#Anna van Densky (this is a highly personal, apolitical note without any relation to my professional activities as a political commentator:)

 

To celebrate the EU that humiliates?..

sam_6367With Polish Prime Minister Beata Szydlo rejecting to sign the EU Council conclusions over a bitter argument of the second mandate of the Polish official Donald Tusk, the approaching celebrations of the Treaty of Rome become less of a festivity, and more of a challenge. An obstacle to overcome. Is there anything left to celebrate?..

With the looming Brexit talks one might think it would be better to opt for a compromise accepting Polish concerns, and respecting the idea of the rotation, initially conceived for the Council president seat. It will not be so difficult to select another candidate among some many member-states, eager to engage in European construction, however the EU leadership has not been looking for the easy ways and common sense. From all scenarios is was a dramatic one that prevailed, and so a couple of weeks head of the celebrations of the Treaty of Rome we observe the eruption of one more conflict in what is already largely considered the European Nations Union going through its decay.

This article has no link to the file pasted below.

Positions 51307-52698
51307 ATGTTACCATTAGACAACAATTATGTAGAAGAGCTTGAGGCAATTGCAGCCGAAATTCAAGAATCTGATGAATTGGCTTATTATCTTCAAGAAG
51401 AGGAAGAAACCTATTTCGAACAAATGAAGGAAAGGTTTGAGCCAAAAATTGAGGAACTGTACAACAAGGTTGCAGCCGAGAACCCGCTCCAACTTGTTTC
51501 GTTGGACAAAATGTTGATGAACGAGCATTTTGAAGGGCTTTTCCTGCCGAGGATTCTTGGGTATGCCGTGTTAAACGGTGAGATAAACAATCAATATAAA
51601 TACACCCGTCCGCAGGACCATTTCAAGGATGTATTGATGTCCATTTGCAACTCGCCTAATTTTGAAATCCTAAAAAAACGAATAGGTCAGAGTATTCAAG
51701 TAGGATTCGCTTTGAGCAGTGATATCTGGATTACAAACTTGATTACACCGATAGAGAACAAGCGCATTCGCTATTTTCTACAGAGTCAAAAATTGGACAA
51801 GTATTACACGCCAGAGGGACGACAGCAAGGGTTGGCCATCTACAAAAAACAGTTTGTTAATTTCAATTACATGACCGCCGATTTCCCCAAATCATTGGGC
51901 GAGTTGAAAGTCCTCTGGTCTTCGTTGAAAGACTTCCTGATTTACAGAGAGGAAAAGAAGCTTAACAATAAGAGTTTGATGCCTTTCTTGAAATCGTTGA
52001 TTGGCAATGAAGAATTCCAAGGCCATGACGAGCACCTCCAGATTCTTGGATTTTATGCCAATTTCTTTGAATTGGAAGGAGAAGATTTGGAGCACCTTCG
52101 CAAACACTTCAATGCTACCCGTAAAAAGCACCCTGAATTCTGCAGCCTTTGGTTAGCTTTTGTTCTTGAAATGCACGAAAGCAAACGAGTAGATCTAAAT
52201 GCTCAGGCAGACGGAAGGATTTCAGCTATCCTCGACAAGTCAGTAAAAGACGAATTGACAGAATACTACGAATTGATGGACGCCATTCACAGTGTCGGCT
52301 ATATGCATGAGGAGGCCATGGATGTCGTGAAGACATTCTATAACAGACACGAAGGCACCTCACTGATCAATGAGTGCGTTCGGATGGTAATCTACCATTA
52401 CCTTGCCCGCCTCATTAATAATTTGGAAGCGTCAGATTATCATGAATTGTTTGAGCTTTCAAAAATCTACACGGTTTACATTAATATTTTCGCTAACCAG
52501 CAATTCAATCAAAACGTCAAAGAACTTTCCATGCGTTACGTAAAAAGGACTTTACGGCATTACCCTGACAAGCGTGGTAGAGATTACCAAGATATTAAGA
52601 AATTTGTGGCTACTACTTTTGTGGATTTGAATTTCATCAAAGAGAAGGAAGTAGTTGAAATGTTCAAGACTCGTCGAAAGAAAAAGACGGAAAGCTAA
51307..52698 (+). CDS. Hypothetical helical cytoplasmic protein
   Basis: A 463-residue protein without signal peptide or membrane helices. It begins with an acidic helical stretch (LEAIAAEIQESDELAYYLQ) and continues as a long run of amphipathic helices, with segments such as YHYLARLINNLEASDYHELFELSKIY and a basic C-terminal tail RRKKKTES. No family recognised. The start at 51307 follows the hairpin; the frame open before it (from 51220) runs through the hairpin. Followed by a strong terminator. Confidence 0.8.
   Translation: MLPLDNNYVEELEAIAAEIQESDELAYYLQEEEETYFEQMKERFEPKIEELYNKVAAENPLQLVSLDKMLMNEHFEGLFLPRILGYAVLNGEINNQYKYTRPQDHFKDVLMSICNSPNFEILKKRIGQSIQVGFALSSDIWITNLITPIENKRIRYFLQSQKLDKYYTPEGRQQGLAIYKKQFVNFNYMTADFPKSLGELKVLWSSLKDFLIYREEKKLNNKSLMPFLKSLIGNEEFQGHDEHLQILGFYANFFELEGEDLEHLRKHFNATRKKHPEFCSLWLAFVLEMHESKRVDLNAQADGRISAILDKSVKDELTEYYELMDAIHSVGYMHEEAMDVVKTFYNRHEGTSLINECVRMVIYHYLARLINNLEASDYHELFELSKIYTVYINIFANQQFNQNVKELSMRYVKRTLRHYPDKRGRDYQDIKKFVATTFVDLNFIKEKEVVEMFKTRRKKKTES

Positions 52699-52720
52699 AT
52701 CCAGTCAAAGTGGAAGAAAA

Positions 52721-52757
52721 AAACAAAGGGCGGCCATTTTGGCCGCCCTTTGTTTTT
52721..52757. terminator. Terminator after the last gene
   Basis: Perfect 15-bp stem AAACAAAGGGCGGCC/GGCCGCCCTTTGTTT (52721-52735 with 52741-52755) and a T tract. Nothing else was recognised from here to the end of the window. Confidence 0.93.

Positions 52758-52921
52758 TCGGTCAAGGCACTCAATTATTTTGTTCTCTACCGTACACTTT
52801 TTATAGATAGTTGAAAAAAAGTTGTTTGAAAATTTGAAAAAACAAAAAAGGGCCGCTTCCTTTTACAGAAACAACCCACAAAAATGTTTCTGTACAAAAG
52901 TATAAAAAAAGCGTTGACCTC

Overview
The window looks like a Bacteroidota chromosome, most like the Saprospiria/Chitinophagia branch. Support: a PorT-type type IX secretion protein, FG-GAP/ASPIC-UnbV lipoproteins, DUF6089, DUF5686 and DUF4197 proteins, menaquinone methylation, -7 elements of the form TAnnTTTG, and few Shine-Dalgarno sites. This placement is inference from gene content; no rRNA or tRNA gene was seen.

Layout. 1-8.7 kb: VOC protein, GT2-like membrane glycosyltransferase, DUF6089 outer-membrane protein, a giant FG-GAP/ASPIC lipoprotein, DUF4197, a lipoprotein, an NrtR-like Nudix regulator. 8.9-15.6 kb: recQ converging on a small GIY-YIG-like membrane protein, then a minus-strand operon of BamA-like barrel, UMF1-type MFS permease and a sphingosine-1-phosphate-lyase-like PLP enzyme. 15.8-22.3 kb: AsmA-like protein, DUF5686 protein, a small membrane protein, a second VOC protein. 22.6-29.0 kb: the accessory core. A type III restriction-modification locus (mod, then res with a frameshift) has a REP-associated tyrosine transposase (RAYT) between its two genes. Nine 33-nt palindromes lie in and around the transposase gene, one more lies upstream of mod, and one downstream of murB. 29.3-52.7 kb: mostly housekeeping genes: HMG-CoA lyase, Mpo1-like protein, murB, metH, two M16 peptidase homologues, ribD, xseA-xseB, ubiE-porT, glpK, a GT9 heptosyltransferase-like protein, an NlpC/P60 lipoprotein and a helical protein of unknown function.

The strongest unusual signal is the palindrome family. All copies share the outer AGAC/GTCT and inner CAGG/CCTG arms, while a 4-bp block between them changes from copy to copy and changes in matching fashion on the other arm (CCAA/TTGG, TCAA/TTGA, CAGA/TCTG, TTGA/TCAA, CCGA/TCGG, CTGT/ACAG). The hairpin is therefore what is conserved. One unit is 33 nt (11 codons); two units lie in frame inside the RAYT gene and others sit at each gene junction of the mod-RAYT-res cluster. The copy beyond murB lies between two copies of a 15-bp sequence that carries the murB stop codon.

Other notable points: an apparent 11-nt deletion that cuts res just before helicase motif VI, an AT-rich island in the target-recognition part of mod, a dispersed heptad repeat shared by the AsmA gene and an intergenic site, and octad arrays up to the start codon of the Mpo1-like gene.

Beata Szydlo said all the EU crisis have a reason to be analysed. But some prefer to create new ones to forget about the previous. Indeed with new chronic conflict between the EU and Polish government, the Brexit negotiations shifted to the mis-en-scène. Just a few noticed the UK Prime-Minister Theresa May made a shortcut to the meeting room, avoiding the press. Each new conflict makes the previous one less painful. With Beata Szydlo, challenging the EU establishment as Calvin of our days, all the rest falls out of focus.
If not this argument she would not a have reason to stand tall, and we, as the public to feel ourselves so small, awaiting for the smoke to come out of the chimney to scream ‘Habemos Papa!’
A good reason to reflect upon in coming days before the celebrations of The Treaty of Rome. It the EU that humiliates the one we are ready to celebrate?..